Talking with the nurse and doctor at the clinic Shenpen sponsors in Sonada, about 45 minute drive from Darjeeling, I learned there was an outbreak of small pox among the children. It was very visible. Of the 150 children in the hostel, over 100 children were itching, some of them showing their purple medicine applied on the spots, smiling and waving and saying hello, hello, hello. They had leave from school to get well. Dr. Sherpa told me how nurse Ambika had washed all of them in groups and applied the medicine, cooling off the worst itch. And there is higher risk of infection in this damp climate. I was moved by the two health professionals employed the last year by Shenpen, so conciencious in their work, so kind. The clinic is very sparse. Almost nothing inside, except for a dispensary with a few medicines, a bench and some simple furniture. There is much skin diseases, and stomach problems that the doctor suspects is due to bad water. The food is simple, and the doctor says some of the children have vitamin deficiencies. There is much to be done. The first thing is to install hot water! Hygiene is a major point. The days and weeks ahead will be used to improve the facilities. And to bring some beauty into the surroundings.
The importance of paperwork.
Paperwork. We look at accounts, money-transer, sending off the last formalities before Shenpen can transfer funds through the Tibetan health department. Then 6 children gather around Wangdi’s desk. He is the settlement secretary, and part of the Shenpen committee in Sonada. He took the chance to to receive some very poor children to come and live in the children’s hostel and thus be able to go to school, unsure if he could find sponsors from them. Shenpen found them in Norway, 20 new sponsors since August. 6 of the sponsors sent a letter with me to India. The children open the letters . Wangdi reads out the messages, and everybody gets to look at the pictures of their sponsors. Starry eyed to be so special to be called in to the office to receive a letter. Wangdi makes them learn their sponsor’s name by heart.
Rooftops in Darjeeling.
I have found my rooftop in Darjeeling. High above the city, with a fabulous view to the distant peaks that appear when the mists lift. The best view is as sunrise. Most people go to Tiger Hill for the experience, but I think the top of Hotel Aliment Is great. We sit on the roof top chatting, ordering food from the restaurant, enjoying the company of travelers who have their tales to tell, and are exploring Darjeeling. Yesterday two young Indian students came. They study in Delhi and Bangalore, and were home for the Durga Festival, when Indians go to see their family. I knew they had to be rich as soon as I saw them, to be able to order food and beer where Westerners go, and wear such fancy clothes. Sagar and Arvind. Very intelligent and bright. I told them they had a shine. They said they owed everything good they were to one man, namely father Kinley, the principal at St. Josephs school in Darjeeling where they had been classmates. It’s a famous school in town, founded by missionaries from Belgium. Father Kinley , who actually grew up as part of the royal family in Bhutan, excelled in sports and business, was according to the young men the essence a good role model, close to Jesus or Buddha in their eyes. He had given up all his riches to become a Jesuit monk, to serve the children with education. Once he had asked all the boys in the class to bring their fathers to a school day, giving a seminar about the father-son relationship. By the end of the day Sagar’s father had cried. From joy over expressing the love to his son that was so seldom expressed in words. I am looking forward to meet father Kinley.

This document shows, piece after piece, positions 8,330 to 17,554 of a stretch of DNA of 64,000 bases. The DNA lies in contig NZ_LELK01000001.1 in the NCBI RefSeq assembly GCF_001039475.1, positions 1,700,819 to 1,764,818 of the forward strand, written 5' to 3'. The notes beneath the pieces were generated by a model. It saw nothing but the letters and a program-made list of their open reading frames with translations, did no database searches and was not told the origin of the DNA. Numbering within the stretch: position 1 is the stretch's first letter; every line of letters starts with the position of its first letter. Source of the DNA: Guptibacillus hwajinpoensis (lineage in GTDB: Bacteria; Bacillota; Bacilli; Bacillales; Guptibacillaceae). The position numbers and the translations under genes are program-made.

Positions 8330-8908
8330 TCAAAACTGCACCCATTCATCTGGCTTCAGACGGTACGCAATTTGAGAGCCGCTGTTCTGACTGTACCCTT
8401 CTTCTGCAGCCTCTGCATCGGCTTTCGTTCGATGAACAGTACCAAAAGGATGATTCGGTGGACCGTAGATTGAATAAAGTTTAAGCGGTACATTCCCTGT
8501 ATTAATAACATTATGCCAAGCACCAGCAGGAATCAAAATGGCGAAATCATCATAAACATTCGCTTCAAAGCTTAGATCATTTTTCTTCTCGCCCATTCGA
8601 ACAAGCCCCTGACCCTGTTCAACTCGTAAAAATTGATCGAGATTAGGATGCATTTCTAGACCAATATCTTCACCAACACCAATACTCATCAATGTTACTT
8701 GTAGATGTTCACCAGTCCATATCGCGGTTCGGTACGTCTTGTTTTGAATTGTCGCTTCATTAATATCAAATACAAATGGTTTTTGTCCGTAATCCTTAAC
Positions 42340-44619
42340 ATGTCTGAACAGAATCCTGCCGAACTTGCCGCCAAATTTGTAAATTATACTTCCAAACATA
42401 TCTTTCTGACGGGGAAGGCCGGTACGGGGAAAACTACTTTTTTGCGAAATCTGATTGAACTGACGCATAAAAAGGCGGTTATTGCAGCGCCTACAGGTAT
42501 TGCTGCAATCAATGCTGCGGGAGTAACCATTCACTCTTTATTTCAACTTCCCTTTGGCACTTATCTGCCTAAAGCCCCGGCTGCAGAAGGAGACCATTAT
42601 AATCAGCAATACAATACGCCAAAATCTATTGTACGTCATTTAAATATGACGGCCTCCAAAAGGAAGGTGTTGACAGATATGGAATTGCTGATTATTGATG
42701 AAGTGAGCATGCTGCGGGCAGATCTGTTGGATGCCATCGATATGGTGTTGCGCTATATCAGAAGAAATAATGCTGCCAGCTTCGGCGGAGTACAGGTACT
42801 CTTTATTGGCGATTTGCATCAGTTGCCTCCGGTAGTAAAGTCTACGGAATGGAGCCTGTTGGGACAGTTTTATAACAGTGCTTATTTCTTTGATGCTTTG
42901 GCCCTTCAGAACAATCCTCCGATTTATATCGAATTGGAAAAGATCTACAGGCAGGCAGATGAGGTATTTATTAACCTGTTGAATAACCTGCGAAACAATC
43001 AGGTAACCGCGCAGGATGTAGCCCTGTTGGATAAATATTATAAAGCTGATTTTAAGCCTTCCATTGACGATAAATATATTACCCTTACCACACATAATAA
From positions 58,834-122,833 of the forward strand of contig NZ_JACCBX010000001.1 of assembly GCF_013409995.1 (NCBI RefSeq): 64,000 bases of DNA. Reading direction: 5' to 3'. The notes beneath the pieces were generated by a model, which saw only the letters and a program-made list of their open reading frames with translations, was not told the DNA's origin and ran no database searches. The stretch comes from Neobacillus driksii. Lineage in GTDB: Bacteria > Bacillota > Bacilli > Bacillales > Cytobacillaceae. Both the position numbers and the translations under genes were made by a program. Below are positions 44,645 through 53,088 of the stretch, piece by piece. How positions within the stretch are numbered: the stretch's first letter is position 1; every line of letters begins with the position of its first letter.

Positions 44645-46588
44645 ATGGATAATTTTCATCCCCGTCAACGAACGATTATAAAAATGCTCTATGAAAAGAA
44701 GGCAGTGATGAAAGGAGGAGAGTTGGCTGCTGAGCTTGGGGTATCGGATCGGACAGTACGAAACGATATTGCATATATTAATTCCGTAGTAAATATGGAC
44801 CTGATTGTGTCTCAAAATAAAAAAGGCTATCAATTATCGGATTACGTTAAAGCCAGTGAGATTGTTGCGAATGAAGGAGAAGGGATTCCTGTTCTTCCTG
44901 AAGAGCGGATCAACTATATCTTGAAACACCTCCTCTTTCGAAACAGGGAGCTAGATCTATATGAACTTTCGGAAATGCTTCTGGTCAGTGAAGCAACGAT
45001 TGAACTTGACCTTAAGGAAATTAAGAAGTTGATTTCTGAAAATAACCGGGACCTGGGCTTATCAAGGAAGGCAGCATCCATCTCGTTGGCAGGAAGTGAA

I was surprised to learn that India has the biggest middle class in the world, families who have enough income for the daily bread, paying for their childrens study, and saving up a pension. “But there is a lot of poverty in India, I said, so many people in the dust. Why doesn’t the middle class do something about it, take some social responsibilty?” “Well, that’s the problem”, says the young men. “They don’t. Since there is no social support by the system, people have to care for themselves. The porer class just swirls deeper and deeper into poverty, never getting a chance to rise up. It’s a downward spiral. Their children will not get an education and a chance to thrive. -“But my sister is special”, says Sagar. “She does something I could never do, that we Indians hardly do. She went to the slum in Mumbai to work with the slum children three months ago. She was the most pampered child in the family, so nobody thought she would do something like this. We thought she would come home after two weeks, but she is still living in a small room with eight people with a half wall to the bathroom.” Hearing this, I think about myself in Darjeeling, walking around looking for a very nice place I can call my home while I do some voluntary work. I want a nice place with hot water, a small kitchen, a balcony with a fabulous view. Very far from the dust… So I travel down to Sonada to work, and go back in the evening. I have my limits…
The Tibetan refugees we are supporting have 5 cows to give milk to the smallest children. They work so hard, for so little pay, and have huge responsibilities. I am very happy that Shenpen is here to share some of them. Our small contribution makes such a difference.